Lucy Housestairs and the Assassins

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Even though he had campaigned for Lincoln, he never really liked the President and considered him a "second-rate Illinois lawyer" who had failed to vigorously prosecute the war. Garfield supported the seizure of rebel property in the North and the execution or exile of Confederate leaders. In the election of , while campaigning for reelection, he scarcely mentioned the President.

Over time, during his eight terms of office, Congressman Garfield tempered his youthful radicalism, becoming a seasoned politician. He developed an ability to work for compromise while still defending the core interests of his Western Reserve constituency. To some observers, Garfield's ability to walk a middle road smacked of opportunism.

To others, it was the mark of a practical politician.

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During Reconstruction, Garfield differed from his more radical colleagues, often supporting moderation toward the defeated South. However, he eventually voted for the impeachment of President Johnson. In and , he backed Ulysses S. Grant for President, though he possessed grave reservations about the general's administrative abilities and political wisdom. As a congressman, Garfield became an expert on financial matters by serving on key committees.

He was also a member of the House Ways and Means Committee. In that capacity, he advocated hard money policies despite the soft money, or inflationary, sentiment of his home district. He opposed all efforts to inflate the supply of money through the issuance of paper currency unbacked by gold; use of the unbacked greenback dollars printed during the Civil War to redeem government bonds; or free and unlimited coinage of silver into coins.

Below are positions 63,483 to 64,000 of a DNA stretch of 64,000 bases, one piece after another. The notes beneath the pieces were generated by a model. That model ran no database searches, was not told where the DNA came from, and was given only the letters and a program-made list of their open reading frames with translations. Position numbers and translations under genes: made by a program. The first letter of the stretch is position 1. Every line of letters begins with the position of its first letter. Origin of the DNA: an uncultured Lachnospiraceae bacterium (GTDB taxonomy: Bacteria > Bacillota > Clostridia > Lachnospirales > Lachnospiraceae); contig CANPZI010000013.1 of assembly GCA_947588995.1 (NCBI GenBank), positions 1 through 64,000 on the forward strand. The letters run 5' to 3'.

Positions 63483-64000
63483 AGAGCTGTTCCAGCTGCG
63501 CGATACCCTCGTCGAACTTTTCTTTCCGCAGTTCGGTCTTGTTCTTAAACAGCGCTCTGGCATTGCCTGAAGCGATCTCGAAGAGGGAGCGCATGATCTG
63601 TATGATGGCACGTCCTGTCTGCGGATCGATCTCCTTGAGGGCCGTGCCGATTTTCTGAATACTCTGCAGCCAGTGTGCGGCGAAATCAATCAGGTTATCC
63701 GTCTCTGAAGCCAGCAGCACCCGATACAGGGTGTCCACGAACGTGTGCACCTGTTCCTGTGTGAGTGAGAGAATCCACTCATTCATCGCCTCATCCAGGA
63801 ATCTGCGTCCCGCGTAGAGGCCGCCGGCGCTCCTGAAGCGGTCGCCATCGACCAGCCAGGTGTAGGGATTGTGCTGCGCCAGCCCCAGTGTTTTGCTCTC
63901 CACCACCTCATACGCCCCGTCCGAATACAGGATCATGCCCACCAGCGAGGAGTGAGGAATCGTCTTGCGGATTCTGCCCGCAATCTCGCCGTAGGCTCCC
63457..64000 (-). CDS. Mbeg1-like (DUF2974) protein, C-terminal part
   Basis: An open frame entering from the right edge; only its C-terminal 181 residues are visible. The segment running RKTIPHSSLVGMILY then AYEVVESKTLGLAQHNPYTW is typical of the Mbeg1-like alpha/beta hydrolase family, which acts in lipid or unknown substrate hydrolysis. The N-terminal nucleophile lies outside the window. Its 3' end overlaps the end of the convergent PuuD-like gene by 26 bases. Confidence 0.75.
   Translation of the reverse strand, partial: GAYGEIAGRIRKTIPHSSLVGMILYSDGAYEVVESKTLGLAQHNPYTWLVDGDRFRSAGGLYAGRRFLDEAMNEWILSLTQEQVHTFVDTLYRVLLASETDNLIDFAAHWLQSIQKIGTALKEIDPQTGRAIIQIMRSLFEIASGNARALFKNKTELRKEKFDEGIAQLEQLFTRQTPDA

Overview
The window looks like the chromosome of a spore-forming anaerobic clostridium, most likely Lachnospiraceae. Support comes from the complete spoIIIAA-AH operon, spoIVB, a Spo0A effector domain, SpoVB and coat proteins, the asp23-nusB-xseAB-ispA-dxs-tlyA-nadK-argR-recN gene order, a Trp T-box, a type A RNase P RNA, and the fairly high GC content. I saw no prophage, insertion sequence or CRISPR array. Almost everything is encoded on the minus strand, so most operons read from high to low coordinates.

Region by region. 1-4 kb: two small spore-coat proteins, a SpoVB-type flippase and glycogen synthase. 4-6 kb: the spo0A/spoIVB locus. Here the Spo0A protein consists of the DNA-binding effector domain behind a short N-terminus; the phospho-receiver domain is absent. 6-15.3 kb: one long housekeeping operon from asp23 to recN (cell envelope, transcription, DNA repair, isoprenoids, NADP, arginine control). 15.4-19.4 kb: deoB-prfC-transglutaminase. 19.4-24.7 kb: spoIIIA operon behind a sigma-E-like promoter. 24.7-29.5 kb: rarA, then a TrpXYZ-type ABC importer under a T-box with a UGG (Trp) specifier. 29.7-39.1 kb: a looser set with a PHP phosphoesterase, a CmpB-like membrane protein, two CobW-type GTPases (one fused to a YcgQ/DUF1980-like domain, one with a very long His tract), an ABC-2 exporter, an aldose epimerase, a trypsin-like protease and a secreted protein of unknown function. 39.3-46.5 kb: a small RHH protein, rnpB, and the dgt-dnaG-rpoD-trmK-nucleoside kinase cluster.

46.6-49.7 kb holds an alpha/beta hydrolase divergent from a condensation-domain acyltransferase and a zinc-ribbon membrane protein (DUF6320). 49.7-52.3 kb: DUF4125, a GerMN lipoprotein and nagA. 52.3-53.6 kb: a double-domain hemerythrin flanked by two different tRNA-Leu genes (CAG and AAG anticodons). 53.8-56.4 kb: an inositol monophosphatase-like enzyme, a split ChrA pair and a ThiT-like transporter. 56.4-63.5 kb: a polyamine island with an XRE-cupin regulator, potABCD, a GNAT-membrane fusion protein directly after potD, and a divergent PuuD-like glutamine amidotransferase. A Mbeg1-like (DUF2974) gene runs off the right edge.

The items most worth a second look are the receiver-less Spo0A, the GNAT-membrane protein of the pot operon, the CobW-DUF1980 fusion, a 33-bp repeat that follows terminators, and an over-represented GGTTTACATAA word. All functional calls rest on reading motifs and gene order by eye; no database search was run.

This hard money stance made him a favorite with eastern "Gold Bug" Republicans in their fight to keep the nation's money supply from expanding. As creditors, "Gold Bugs," usually bankers and wholesalers, did not want the money they had loaned out to be paid back with less valuable or inflated paper dollars—dollars that were worth less in their purchasing power than the dollars they had advanced to their debt-owing customers and business clients. See the Cleveland and Harrison presidential biographies for further discussion of the money issue during the Gilded Age.

Garfield also disliked the various cooperative farm programs supported by the Grange, the major voice of the embattled farmers and a group that advocated legislation "Granger laws" regulating railroads. To the Ohio congressman, they represented "communism in disguise.

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However, when it came to the interests of his own district, he drew the line, for example, when they demanded a high tariff on pig iron. He opposed labor unions, fought the eight-hour workday for federal workers, and believed that federal troops should be used to break up strikes. During the economic depression of the s, he was so concerned about government spending that he opposed federally funded relief projects.